1. Skip to content
  2. Skip to main menu
  3. Skip to more DW sites

What's left of the Arab Spring?

Mudhoon Loay Kommentarbild App
Loay Mudhoon
November 26, 2018

Not much remains of the euphoric mood and the hopes that drove the Arab Spring. Nearly eight years on, a return to pre-2011 conditions, however, is out of the question, says Loay Mudhoon.

Protesters in Tunis, Tunisia demonstrating against corruption in 2017
Image: Reuters/Z. Souissi

A brief glance at the political map eight years after the revolutionary dynamism that carried the Arab Spring movements should be enough to see that there is not much left of people's hopes for a life led in democracy and dignity.

Instead of "bread, freedom and social justice," the outbreak of the Arabellion — the largest mass mobilization of Arab peoples in recent history — was followed by chaos and destruction on a grand scale. Libya is facing the threat of collapse; the United Nations today describes the situation in Yemen — the poorhouse of the Arab world — as the world's largest humanitarian catastrophe. In Egypt, an unnerving, deceptive and deathly peace prevails.

Read more: Egypt regime fears 'another Arab Spring'

Western involvement

At the same time, several flux-nations have mutated into arenas, venues for the staging of regional conflicts. After years of brutal fighting along purportedly confessional lines, the complex Syrian conflict has become a regional and international proxy war. What began as a peaceful popular uprising against the brutal tyranny of the Assad clan is now a global conflict.

Only in Tunisia, the motherland of the Arabellion, might the transition from dictatorship to democracy succeed, if, that is, the nation manages to get its economic problems under control. It goes without saying that the West should continue to nurture and support the Tunisian democracy model.

Authoritarian reinstatement

But how did it come to this? Why does so little remain of the euphoria of the Arab Spring, of the hope for a better life in freedom and dignity? There's certainly a multitude of reasons – primarily arising from the legacy of the dictatorship and less from the culture of the nation in question. In order to fully understand this development, we need to remember one thing: The Arabellion did not trigger the crisis facing Arab nation states — it revealed it.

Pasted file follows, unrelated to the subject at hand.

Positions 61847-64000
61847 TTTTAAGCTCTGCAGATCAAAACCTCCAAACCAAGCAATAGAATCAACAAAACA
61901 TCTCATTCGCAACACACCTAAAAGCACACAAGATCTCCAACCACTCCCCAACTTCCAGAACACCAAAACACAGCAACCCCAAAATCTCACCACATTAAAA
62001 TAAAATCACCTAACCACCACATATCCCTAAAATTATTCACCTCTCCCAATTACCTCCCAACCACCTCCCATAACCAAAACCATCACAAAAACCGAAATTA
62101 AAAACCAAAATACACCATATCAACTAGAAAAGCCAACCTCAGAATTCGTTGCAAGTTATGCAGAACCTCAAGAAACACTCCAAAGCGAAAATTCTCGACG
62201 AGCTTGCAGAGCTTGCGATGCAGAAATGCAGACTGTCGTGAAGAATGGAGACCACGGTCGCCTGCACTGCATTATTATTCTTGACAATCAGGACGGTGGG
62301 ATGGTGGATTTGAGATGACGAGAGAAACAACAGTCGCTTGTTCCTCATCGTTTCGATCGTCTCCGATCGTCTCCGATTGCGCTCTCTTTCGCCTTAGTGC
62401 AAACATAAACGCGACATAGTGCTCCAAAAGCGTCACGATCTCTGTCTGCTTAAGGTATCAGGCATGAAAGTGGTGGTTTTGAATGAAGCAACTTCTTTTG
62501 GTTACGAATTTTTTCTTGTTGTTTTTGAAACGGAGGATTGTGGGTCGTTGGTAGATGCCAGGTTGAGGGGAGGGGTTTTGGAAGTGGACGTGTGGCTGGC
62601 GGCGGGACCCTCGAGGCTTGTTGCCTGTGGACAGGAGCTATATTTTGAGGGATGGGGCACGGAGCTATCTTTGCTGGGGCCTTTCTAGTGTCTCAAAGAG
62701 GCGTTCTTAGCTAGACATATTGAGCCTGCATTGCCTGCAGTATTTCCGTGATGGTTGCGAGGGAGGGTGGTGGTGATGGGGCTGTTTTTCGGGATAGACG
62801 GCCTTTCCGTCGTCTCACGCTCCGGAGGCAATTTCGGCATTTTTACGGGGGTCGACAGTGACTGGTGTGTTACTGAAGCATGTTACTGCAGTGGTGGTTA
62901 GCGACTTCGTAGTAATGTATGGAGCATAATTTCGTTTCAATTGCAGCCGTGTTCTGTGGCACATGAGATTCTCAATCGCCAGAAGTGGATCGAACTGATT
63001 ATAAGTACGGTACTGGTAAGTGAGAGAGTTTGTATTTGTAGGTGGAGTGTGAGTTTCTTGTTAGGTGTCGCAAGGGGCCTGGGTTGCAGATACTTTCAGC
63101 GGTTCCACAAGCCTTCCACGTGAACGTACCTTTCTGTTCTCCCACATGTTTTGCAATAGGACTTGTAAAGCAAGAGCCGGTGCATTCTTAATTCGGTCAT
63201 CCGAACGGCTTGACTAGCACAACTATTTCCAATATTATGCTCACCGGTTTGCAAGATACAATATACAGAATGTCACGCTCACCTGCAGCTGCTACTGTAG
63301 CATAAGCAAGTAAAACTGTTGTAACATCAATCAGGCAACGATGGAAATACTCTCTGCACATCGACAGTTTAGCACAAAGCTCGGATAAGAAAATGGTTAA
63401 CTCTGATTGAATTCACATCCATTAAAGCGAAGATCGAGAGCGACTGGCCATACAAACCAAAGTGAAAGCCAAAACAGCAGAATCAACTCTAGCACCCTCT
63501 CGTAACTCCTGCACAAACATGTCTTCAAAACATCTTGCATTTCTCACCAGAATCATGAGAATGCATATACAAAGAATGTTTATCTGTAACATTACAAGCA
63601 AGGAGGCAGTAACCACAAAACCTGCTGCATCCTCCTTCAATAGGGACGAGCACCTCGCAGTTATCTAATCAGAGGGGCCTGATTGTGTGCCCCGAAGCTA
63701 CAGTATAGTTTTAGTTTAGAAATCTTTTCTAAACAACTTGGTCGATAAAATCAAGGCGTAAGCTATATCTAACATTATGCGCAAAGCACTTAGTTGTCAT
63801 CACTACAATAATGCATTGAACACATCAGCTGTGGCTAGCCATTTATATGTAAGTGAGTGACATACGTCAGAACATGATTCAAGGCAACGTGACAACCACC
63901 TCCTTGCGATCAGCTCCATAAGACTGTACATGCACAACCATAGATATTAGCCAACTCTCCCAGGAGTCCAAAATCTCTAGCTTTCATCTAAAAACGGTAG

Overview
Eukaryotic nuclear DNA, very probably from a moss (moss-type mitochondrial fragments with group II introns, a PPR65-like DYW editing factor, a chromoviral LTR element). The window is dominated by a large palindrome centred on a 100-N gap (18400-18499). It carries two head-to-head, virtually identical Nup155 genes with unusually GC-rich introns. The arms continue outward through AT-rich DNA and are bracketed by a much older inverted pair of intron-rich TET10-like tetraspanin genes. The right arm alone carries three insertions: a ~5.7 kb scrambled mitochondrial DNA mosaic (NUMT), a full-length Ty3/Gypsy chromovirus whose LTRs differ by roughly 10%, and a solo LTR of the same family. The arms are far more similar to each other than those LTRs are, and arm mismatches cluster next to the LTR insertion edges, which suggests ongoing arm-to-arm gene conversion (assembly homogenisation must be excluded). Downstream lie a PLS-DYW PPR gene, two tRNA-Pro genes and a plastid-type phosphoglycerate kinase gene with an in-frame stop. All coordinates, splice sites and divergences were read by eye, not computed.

DW's Loay Mudhoon
DW's Loay Mudhoon

The main cause of the crisis has been the colossal failure of the ruling (military) elites to promote modern statehood. After all, these elites control the state's weak institutions as well as its resources, all too often using them to further their own interests. They have gradually disconnected themselves from the everyday lives of regular Arabs, from the woes of the majority of the population. The revocation of the social contract, first and foremost in Egypt, has again turned out to be devastating for the identification of Arab citizens with the state. 

And so, over the course of time, almost all "republics of fear" have not only become economically weaker, but also more repressive. Furthermore, Islamist parties have evolved into a counterweight within the state, while impeding development on a human level. Arab regimes have deliberately fought off the other possibility, namely that of a liberal-civil order. Arab despots have never worried that much about Islamists, knowing that in case of any doubt, the West would opt for them as the "lesser evil".

Read more: Female Tunis mayor signals hope for women's rights, democratic change

Reform standstill post-Arabellion

The authoritarian reinstatement of prior conditions that has taken place in many flux-nations since 2013 does not provide any kind of answer to the huge challenges of the present and the future in Arab nations.

This development is worrying, as the socioeconomic conditions that ultimately led to the Arab revolutions have dramatically worsened. Today one in three Arabs is under 23 and in the next 20 years the Arab world is going to need 50 million jobs — and no one knows where these are going to come from. In this context, it can be assumed that without far-reaching political and economic reforms, nations such as Egypt will soon be ungovernable.

This is precisely where western efforts should be focused: Germany and its partners need to attach conditions to their offers of aid. These should include progress (however small) in stamping out widespread corruption, in the implementation of economic reforms for the middle classes and in the bolstering of civil society and the rule of law.

In the western capitals of the world, we should be distancing ourselves from the illusion of stability in apparently robust repressive states. After all, in reality, tyranny is never stable.

Tunisia – a struggling young democracy